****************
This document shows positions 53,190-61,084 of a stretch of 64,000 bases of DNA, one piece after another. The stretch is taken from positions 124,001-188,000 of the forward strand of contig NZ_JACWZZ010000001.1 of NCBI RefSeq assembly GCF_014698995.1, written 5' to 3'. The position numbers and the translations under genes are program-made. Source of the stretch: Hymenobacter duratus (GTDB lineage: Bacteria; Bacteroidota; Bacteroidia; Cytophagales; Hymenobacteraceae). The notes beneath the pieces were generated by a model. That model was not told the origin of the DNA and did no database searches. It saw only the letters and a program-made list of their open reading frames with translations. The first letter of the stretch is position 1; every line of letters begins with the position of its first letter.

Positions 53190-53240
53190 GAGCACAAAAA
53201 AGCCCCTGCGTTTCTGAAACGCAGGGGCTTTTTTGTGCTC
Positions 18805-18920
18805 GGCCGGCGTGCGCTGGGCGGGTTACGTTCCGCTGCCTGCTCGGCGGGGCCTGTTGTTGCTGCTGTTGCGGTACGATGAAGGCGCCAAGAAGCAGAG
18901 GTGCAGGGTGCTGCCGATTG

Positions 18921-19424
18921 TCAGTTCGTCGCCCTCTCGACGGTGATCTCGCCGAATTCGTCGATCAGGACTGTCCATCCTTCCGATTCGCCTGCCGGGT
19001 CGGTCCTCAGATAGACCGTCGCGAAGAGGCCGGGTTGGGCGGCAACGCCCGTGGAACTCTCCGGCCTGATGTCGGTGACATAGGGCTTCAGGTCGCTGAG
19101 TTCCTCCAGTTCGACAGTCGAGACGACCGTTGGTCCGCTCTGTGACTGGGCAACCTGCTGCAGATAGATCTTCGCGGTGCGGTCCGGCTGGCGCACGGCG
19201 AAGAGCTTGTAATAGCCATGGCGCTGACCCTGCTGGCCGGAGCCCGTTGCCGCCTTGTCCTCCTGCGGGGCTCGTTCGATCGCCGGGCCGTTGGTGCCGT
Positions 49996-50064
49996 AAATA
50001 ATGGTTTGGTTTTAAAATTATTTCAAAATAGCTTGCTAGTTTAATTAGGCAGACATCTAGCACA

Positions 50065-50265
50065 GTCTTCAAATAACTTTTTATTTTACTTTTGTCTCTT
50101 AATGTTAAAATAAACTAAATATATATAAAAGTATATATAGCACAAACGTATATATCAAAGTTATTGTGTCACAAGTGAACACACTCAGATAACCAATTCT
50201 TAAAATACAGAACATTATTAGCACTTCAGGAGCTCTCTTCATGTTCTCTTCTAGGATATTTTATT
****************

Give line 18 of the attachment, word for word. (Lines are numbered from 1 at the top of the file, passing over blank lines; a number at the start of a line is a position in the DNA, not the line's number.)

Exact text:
50101 AATGTTAAAATAAACTAAATATATATAAAAGTATATATAGCACAAACGTATATATCAAAGTTATTGTGTCACAAGTGAACACACTCAGATAACCAATTCT